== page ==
By Gary Stern
Heart diseases, more so than cancer, are the number one ailment that causes death in the United States. In fact, the American Heart Association reported that in 2020, nearly half of all Americans suffered from some type of heart disease. As people age, those numbers rise since 77% of men and 74% of women, age 60 to 79, suffer from some form of cardiovascular disease.
Some heart diseases are rarer than others. That’s where Aerovate Therapeutics, (NASDAQ-AVTE) enters the picture. Aerovate is a Waltham, MA-based, clinical stage biopharmaceutical company that addresses rare heart diseases. Its market capitalization is about $530 million. The company states that its mission is to “give people living with cardiopulmonary disease greater control over their health.” It’s developing drugs that help alleviate those coronary ailments.
Aerovate has been developing a medication that can lessen the effects of pulmonary arterial hypertension (PAH), which affects about 70,000 Americans – 43% of whom face a 5-year mortality rate. Of the people affected, 77% are women.
Aerovate describes PAH as facing an “unmet medical need” that strains the heart and limits physical activity and can lead to heart failure and death.
It is working on AV-101, its proprietary dry powder inhaled medication that is a formulation of the drug imatinib. In November 2023 it announced that it was in the second phase of its clinical study of AV-101. In the initial trial, Aerovate said the powder inhalation was well-received by most patients “with no serious adverse events reported.” If the drug is successful, it will be given a new name for commercial purposes.
In the second trial, 202 patients were involved, and typical PAH patients vary in age between 30 to 60 years, with an average age of 53 years at diagnosis.
Even though PAH affects from 30,000 to 40,000 patients a year in the United States. Joseph Thome, managing director and senior biotechnology research analyst at TD Cowen, explains that if the trials are successful, the brand drug price would cost between $200,000 and $250,000 a year, creating a market of several billion dollars annually.
With some of these rare pulmonary diseases, Thomas points out, “There are no cures. If you don’t get the right medication, you die rapidly.”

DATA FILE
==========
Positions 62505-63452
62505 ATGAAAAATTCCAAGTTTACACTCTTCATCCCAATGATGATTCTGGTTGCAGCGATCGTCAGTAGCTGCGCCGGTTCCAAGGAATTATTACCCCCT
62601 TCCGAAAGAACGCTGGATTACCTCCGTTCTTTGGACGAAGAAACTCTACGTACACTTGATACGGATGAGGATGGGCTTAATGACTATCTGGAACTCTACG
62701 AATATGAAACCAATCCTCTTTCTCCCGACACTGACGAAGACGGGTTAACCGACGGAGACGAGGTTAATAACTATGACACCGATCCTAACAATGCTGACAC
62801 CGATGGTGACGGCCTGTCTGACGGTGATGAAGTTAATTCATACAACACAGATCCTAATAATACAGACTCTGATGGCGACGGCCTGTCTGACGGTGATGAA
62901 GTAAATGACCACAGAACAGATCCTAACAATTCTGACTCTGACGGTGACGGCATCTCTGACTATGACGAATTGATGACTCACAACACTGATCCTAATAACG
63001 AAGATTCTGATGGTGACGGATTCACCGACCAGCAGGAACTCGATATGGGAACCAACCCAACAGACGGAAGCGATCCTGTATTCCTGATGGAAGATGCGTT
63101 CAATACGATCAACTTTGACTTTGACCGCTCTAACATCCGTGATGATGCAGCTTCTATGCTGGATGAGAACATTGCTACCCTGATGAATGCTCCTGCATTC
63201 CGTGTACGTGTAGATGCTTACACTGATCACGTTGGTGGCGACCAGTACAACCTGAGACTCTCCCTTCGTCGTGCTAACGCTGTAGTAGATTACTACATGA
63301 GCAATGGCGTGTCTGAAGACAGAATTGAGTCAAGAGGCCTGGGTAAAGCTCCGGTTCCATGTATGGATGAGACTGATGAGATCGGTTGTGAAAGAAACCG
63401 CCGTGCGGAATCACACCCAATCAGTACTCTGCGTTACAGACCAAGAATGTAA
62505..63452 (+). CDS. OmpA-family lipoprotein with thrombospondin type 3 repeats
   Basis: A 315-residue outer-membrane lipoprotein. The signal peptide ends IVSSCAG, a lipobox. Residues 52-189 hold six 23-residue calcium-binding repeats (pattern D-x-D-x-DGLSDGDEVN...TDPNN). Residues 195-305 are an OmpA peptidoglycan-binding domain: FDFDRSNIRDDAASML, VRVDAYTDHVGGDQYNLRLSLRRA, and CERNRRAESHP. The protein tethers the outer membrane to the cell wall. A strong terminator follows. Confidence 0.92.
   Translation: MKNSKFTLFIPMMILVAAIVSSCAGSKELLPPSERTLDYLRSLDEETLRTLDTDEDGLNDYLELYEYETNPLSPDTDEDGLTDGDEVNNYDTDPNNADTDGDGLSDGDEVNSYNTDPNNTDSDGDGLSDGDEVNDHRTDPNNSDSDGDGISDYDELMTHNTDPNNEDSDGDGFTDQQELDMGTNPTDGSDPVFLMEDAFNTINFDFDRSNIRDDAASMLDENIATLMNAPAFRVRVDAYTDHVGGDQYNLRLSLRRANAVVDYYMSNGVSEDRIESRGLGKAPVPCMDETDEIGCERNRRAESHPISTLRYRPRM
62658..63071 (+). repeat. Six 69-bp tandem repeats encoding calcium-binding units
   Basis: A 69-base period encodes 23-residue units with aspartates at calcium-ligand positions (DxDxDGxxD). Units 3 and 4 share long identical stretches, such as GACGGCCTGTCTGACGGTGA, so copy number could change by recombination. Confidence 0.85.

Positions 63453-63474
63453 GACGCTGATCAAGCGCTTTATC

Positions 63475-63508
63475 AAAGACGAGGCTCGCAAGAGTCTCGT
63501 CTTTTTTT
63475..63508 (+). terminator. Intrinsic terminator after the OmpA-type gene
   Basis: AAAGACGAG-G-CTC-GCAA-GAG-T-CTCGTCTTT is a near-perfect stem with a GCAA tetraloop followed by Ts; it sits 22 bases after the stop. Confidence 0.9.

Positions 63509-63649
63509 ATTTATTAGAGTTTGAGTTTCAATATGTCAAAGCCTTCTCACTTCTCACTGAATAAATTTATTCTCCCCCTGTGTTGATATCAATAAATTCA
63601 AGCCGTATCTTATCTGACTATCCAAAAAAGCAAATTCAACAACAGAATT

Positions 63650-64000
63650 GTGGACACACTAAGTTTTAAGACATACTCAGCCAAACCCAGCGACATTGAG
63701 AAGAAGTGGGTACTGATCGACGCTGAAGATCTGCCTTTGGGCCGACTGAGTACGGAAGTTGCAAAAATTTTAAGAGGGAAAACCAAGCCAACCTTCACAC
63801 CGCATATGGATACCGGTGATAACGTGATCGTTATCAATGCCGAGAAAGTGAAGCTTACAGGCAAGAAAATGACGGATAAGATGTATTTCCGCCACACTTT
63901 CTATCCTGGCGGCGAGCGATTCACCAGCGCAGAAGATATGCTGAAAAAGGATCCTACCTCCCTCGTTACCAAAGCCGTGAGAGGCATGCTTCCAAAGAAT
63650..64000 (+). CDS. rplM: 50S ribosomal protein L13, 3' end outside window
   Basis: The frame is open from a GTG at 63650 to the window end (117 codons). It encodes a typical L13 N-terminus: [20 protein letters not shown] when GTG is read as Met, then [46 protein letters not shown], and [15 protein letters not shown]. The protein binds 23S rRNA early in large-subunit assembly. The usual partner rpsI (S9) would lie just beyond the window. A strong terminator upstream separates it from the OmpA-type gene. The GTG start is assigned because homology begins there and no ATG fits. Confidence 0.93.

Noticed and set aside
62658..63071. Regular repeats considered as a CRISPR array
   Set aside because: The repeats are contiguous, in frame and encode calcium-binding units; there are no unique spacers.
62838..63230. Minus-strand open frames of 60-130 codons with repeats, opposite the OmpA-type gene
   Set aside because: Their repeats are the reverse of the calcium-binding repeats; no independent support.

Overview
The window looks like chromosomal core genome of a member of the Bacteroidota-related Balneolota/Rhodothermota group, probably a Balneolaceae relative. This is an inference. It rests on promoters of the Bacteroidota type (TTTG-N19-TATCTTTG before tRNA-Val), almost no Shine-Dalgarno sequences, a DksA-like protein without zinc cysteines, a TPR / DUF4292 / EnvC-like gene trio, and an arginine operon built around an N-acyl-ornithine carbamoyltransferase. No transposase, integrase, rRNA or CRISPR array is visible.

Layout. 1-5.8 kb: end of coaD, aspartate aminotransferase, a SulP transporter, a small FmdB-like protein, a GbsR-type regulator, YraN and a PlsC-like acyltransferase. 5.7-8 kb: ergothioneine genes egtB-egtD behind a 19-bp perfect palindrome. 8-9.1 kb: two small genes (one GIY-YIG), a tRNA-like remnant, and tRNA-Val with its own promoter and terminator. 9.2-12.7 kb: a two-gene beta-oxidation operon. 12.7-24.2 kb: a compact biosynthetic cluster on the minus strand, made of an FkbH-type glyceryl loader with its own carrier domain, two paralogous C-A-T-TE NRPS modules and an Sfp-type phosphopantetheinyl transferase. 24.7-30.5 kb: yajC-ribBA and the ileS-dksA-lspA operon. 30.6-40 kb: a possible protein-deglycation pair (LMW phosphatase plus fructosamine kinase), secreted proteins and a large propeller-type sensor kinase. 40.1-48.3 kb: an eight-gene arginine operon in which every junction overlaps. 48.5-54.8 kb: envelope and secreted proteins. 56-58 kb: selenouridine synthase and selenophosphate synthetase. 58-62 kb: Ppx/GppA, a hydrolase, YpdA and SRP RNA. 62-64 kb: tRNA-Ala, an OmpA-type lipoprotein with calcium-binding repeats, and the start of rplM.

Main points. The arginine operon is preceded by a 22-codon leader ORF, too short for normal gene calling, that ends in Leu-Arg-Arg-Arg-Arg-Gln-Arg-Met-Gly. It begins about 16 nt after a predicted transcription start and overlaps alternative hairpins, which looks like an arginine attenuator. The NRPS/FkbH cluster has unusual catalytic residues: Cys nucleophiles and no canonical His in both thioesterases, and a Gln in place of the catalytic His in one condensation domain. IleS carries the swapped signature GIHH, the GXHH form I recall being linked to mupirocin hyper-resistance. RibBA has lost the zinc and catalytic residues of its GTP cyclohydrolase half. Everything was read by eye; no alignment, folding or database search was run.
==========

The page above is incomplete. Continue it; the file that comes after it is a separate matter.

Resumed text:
Thome adds that “There’s a large need for cures for pulmonary and rare diseases, and lots of interest from investors and also corporate development.”
Aerovate faces stiff competition from companies already addressing rare pulmonary diseases such as Merck and United Therapeutics, among several biopharma companies.
Aerovate’s trial revolves around an inhaled version of an oral drug called imatinib. Previous trials by another drug company faltered because of the gastroenterological side effects, and some patients also suffered from bleeding on the brain.
What Aerovate is hoping for is that “with the inhaled version you don’t get the whole body exposed” and the side effects aren’t there, Thome says.
Aerovate already has a patent for the medication, and is collecting data for the second phase. It expects to enter the third clinical trial stage in November, which will likely culminate in 2025.
If all is successful, they would file their application in 2025 and gain approval in 2026. That first year TD Cowen has a financial forecast of $23 million for Aerovate’s revenue, but if the trial is successful, it could grow to $750 million.
Thome also notes that the drug would take effect with other pulmonary medications, but as “long as insurance companies provides reimbursement you can stack the drugs together.”
Moreover, if this drug passes all the hurdles, there’s one other possibility. Thome notes that there has been a glut of larger pharmaceutical companies scooping up successful start-up clinical trial companies. “Even if this is a one-drug company, that possibility exists,” he says.
He cited several possible acquirers who have pulmonary practices such as Astra Zeneca, Sanofi, and GSK, and other possibilities include Merck, JNJ, and United Therapeutics. Since these last few companies already have a presence in PAH, it could trigger FTC concerns, he adds.